Giving the season a Dylan rundown:
The team as a whole, Together Through Life: It’s not bad, but we had come to expect so much more out of the artist (and the team, for that matter) at this point. Dylan had experienced a career renaissance later in life, releasing a trio of albums in Time Out of Mind, Love and Theft, and Modern Times that rivaled any of his early stuff. Had this record been released right after Under the Red Sky, for example, it would have gotten a more favorable reception from fans and critics. The Twins assembled their finest roster in nearly twenty years, spent more money on payroll than at any time in franchise history, and still got swept out of the ALDS. Winning 94 games and generally terrorizing the AL Central is fun and all, but to be honest, anything short of a World Series appearance is a disappointment for a 48 rWAR team. Had this team been assembled in 2001, when the franchise was coming off of four consecutive 90+ loss seasons, this season would be considered a great success. (Continued, after the jump)
Francisco Liriano, Blood on the Tracks: Liriano suffered his career version of a motorcycle accident and a divorce when his elbow blew up in 2006. He also faced the baseball equivalent of being labeled the spokesman-of-a-generation when he was expected to magically regain his pre-surgery form and replace Johan Santana as the ace of the starting rotation without skipping a beat. Dylan emerged from a mini-slump with something to prove to an ex; Liriano had to prove he belonged in the starting rotation. If there is a musical equivalent of a 2.93 tERA, Blood on the Tracks is it.
Carl Pavano, Nashville Skyline: Pavano also had a baseball equivalent of a motorcycle accident and a divorce, perhaps more so than Liriano, but his comeback wasn’t quite as strong as Blood on the Tracks. This was Dylan’s first real attempt at shrugging off his spokesman-of-a-generation label, dropping a country music album while the US was in the midst of great cultural and political turmoil. Pavano’s time in Minnesota is his attempt at reinventing his career, shrugging off the American Idle label for good.
Nick Blackburn, Under the Red Sky: Dylan hasn’t put out many clunkers, but this was definitely one of them (though in his defense, the album was probably written for his then-4-year-old daughter). I can’t really think of a more perfect metaphor for Blackburn’s 5.05 tERA season than “Wiggle, Wiggle”.
Joe Mauer, World Gone Wrong: Bob Dylan has recorded at least five masterpieces in his career. Joe Mauer has at least four seasons of 5.0 WAR or better. This season might be kind of a letdown, since he hit just 7 home runs, but that’s only because everybody expects him to be so awesome all the time. He makes hitting look so easy that people tend think he should get on base all the time, and it’s so disappointing when he fails to do so. Most people would be thrilled to get a 137 OPS+ out of their catcher, but that’s because they don’t see a 137-OPS+ catcher every day. World Gone Wrong was certainly no masterpiece by Dylan’s standards, but few artists will ever release anything this good.
Justin Morneau, Blonde on Blonde: Sprawling, surreal, and perhaps one of the greatest albums ever recorded, this was also the last album Dylan released before his motorcycle accident. For Morneau, this was the best season of his career, with an OPS+ of 189 before the All-Star break, then he suffered a devastating, season-ending injury. For Dylan, some of his greatest work was yet to come. For Morneau, well, we shall see.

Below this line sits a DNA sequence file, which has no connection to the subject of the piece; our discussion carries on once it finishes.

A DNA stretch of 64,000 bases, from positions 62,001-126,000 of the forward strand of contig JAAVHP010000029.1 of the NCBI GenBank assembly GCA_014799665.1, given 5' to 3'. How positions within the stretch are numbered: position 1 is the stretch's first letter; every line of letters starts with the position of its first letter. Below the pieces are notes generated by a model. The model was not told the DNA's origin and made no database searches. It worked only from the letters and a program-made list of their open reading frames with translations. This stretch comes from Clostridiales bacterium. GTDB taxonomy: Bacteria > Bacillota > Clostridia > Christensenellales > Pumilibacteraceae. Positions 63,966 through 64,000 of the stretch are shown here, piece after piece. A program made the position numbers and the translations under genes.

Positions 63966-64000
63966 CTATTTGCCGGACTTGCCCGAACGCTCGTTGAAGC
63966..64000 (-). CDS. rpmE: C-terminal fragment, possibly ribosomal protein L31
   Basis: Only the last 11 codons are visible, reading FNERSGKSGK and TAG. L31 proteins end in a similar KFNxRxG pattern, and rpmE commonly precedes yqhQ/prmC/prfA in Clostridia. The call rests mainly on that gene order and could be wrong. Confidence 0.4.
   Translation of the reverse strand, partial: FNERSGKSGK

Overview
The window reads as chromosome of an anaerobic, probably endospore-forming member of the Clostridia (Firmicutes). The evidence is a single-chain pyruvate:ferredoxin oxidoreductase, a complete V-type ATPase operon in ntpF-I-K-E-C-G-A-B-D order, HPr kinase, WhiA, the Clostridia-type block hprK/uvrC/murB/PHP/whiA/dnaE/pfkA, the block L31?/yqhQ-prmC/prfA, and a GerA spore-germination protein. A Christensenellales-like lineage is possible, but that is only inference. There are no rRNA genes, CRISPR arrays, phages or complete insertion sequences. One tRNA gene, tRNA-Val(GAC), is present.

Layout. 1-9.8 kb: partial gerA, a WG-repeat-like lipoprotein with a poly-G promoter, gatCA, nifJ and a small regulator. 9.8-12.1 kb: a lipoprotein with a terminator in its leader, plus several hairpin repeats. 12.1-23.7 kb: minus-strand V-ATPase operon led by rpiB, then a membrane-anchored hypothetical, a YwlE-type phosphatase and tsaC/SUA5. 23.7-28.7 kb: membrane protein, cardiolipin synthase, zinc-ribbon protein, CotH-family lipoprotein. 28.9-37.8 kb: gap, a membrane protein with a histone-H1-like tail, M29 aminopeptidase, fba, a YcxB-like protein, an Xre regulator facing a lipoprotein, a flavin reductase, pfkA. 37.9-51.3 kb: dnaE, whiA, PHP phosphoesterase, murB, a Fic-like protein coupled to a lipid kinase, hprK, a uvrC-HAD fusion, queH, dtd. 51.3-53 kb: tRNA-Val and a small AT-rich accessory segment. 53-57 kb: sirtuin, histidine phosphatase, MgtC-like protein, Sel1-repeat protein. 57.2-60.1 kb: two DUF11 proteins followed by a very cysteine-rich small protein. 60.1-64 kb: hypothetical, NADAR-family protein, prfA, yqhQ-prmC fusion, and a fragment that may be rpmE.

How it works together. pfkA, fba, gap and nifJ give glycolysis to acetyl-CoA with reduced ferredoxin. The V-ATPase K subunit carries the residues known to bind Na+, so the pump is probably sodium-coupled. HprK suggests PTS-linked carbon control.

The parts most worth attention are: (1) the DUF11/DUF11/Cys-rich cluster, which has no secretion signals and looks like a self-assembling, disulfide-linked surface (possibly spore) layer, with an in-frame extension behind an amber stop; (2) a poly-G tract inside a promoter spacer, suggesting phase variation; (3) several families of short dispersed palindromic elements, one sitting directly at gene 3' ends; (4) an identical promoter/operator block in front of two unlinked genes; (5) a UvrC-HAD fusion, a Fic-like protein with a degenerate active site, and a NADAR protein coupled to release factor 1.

Jim Thome, Time Out of Mind: A couple of old farts who had been left for dead by critics and, in Thome’s case, their former team, both responded by putting forth some of their best work in years. Despite a string of disappointing albums in the late ’80s, Dylan was far from being finished as an artist. He wrote one of the finest albums of his then-35-year-career, though his voice can’t carry anything resembling a tune anymore. Despite being past the average retirement age for a ballplayer, and coming off of a disappointing 2009 , the 39 year-old Thome was far from being washed up. He put up some of the best numbers of his 20-year career, though his bat can no longer catch up to a good fastball. Whether 2011 will be Thome’s Love and Theft or his Together Through Life remains to be seen.
Delmon Young, Bringing it All Back Home: This is where the young Dylan finally starts to come into his own as an artist. His first two albums were very much a product of the times and of his early musical influences, namely Woody Guthrie. Delmon’s first few seasons may not exactly compare to the likes of Bob Dylan, The Freewheelin’ Bob Dylan, and The Times They Are a-Changin’, but, with an OPS+ of 121, it does seem as though he is finally starting to figure it out.
Jason Kubel, Slow Train Coming: Dylan’s first Christian album is better than people tend to think, but it was such a departure from his earlier work that his fans were probably bound to hate it. Much like Kubel’s 2010 season, in which he posted a pretty average .249/.323/.427/.750 line. That isn’t great, but it seems particularly pitiful compared to his .300/.369/.539/.907 2009 line. Dylan didn’t deserve the savaging he got from critics for this album, and Kubel doesn’t deserve all the crap he gets from fans, either.
Michael Cuddyer, Shot of Love: “You’re releasing another Christian album, really?” is the musical equivalent of whiffing at a slider two feet off the plate.
Danny Valencia, The Freewheelin’ Bob Dylan: Who is this kid, seriously? Danny Valencia burst onto the scene and batted .311/.351/.448/.799, while showing some range at third base. His minor league record wasn’t quite as impressive, much like Dylan’s self-titled debut album. I doubt Valencia will have the same impact on the Twins as Dylan had on music, but this is a very good start.